At first we took cutouts that were low risk; the ones next to the exits. We scooped up a couple Darth Mauls and one Obi Wan. Tony drove an old truck with a long bed, so the night time scheme was for Tony to park the truck near the exit as me, Paul, or Adam grabbed the cutout and ran like hell out of the store. We threw the cutout in the bed of the truck, then hopped in and Tony sped off. It was a lot like a beer run, except we were stealing Star Wars cardboard cutouts.

If grocery stores have two entrances, then one of those entrances close at night to control the store. There were a couple instances were Paul somehow figured out how to unlock those doors from the inside. We executed a plan where Paul stood around the locked exit doors until Adam gave Paul the signal that he was going to steal the cutout. At that instance, Paul unlocked the doors and Adam grabbed the cutout, leaving unnoticed. Sometimes Tony did the stealing, and someone else would drive Tony’s truck. It was kind of a rule that you had to take the one you wanted. Tony got his Qui Jon that way and Adam had a Darth Maul that way. Paul had three cutouts, but he wasn’t preserving them, he stole for the thrill of it.

We occasionally ran into problems. One night, Tony pulled the truck up to the front of a store as Adam and I were inside, ready to take a Battle Droid. It was around midnight, and the store greeter was also a shelf loader. He was a young guy and he was immediately suspicious of Adam and I. The greeter walked outside and saw Tony sitting behind the wheel of a running truck. Tony knew that the greeter knew, but if Tony drove forward, then the greeter would be able to get his license plate (our state isn’t required to have front license plates, just back). So Tony put his truck in reverse and backed all the way out of an empty parking lot and got away. It looked extremely suspicious, but Tony got away cleanly. I told Adam we should leave the store and as we did, the greeter stopped us and told us to empty our pockets. We didn’t have anything on us and he let us go. Adam and I walked a good measure of the way home before Tony found us and picked us up. Low risk jobs often had their complications, but when we saw the most badass of all Jedi, we knew we would take our biggest risk yet.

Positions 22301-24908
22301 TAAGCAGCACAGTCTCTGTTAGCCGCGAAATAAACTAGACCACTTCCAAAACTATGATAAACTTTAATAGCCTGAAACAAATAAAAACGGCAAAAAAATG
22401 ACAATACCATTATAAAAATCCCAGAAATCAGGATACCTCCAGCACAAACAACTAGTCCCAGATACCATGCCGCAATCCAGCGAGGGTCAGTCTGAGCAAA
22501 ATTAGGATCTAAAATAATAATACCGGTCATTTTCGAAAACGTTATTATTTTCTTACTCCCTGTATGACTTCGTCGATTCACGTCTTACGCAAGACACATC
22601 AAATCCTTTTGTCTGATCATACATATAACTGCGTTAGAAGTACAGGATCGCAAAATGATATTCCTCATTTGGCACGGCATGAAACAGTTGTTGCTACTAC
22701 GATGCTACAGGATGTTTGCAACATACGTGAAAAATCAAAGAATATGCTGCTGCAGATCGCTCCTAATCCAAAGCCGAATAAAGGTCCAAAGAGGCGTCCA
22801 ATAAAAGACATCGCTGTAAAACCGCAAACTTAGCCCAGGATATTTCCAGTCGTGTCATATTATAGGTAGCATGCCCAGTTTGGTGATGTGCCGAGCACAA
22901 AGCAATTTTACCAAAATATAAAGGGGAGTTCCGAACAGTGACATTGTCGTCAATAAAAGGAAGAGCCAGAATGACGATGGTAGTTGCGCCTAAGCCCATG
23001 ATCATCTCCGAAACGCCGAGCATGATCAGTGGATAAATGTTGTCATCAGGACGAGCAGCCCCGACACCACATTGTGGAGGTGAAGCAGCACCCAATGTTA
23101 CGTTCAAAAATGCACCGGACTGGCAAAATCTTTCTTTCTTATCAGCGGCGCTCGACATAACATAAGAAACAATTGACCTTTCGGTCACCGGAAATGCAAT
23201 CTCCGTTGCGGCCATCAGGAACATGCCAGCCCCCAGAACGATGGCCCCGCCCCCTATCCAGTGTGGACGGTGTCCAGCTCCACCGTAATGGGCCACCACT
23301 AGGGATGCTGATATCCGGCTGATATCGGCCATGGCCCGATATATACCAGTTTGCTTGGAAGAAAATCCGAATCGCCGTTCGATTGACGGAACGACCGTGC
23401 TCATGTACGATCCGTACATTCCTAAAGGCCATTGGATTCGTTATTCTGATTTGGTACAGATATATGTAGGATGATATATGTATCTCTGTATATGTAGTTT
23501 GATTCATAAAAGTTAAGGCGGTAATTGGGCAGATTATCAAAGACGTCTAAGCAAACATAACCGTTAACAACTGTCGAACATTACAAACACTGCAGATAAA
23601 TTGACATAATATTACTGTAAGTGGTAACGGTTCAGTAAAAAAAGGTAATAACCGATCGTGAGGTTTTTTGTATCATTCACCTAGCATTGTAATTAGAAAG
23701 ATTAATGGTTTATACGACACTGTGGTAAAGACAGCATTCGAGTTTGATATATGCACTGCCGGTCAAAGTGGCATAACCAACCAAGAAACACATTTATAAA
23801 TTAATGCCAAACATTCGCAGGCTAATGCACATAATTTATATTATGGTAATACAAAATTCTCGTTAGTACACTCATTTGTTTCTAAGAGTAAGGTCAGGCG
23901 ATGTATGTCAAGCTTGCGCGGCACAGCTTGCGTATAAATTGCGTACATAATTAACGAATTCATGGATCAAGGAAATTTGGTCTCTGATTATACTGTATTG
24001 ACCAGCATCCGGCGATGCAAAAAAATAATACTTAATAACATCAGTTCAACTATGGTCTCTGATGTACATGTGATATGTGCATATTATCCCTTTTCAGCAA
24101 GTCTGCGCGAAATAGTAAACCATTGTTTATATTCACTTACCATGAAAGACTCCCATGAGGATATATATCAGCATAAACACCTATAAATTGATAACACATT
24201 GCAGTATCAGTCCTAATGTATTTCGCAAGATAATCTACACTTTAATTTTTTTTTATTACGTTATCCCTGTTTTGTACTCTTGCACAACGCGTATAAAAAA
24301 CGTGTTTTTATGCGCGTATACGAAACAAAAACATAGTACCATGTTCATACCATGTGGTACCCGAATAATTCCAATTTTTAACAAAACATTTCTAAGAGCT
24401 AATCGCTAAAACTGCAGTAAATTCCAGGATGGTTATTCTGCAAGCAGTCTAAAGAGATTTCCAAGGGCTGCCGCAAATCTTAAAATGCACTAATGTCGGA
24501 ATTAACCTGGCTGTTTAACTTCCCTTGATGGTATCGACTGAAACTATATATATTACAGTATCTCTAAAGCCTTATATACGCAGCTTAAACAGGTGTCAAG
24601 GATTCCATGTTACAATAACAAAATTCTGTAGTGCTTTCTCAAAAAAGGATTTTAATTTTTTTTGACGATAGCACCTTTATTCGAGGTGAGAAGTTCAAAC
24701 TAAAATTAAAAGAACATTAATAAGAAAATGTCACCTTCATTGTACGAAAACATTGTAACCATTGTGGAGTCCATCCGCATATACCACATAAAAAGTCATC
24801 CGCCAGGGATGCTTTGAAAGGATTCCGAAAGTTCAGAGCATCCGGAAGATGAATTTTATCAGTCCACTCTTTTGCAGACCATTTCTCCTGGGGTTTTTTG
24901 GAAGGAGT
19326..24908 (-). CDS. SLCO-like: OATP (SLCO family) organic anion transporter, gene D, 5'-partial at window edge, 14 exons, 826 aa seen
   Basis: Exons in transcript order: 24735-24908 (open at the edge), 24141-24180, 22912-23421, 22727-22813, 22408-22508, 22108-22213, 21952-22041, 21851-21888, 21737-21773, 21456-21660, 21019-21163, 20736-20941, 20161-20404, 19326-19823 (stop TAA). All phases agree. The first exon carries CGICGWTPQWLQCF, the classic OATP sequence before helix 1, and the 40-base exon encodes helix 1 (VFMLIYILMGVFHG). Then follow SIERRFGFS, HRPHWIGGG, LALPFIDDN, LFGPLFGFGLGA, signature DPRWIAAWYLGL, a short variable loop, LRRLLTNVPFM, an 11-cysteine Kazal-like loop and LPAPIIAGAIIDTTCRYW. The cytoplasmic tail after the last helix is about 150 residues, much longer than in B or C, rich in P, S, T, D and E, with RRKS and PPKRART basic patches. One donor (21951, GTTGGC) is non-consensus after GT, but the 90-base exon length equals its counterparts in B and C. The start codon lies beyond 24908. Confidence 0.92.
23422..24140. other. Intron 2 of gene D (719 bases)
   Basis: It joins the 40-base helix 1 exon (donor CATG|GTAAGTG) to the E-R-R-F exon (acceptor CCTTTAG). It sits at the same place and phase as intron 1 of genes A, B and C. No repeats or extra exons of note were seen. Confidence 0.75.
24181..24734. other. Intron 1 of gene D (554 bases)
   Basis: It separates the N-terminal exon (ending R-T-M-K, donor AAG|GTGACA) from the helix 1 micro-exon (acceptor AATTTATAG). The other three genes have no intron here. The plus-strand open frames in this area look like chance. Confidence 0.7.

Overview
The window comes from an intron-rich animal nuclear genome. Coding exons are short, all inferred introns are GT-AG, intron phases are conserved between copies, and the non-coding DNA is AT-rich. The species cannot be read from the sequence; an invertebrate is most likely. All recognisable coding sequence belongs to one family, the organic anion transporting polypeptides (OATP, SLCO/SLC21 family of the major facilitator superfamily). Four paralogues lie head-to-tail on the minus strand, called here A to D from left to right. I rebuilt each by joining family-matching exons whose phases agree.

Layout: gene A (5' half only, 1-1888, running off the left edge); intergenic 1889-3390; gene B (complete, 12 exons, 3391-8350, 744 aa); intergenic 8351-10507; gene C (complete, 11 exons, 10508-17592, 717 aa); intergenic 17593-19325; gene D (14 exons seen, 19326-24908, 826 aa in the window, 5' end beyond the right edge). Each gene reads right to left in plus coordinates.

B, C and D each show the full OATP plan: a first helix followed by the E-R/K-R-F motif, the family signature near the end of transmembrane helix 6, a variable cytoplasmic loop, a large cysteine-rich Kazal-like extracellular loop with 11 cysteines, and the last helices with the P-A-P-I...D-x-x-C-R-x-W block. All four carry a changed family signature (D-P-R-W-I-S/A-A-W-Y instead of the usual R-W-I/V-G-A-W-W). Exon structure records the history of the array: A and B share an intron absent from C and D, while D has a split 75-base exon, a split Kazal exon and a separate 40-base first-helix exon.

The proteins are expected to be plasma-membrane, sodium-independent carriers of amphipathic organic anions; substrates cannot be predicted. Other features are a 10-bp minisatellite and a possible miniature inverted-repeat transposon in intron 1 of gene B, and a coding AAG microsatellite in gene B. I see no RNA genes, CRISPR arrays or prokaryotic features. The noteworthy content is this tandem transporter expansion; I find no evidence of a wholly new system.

One day, Adam walked into a grocery store near ASU. Since the store is near campus, they have double the security to reduce constant beer runs. The store had twice the greeters, twice the cameras, and for the first time, a third party security guard. Normally, the cardboard cutouts are near the front of the store, so when Adam didn’t immediately see a display, he thought this store didn’t have them. Adam continued to walk to the other side of the grocery store and he cut through the store’s median partition. This main street center aisle had all the elaborate displays that are normally in the front. Adam spotted stacked Pepsi boxes, moved quickly, and that’s when he saw it - Mace Windu standing majestically on a stage of Diet Pepsi 12 packs.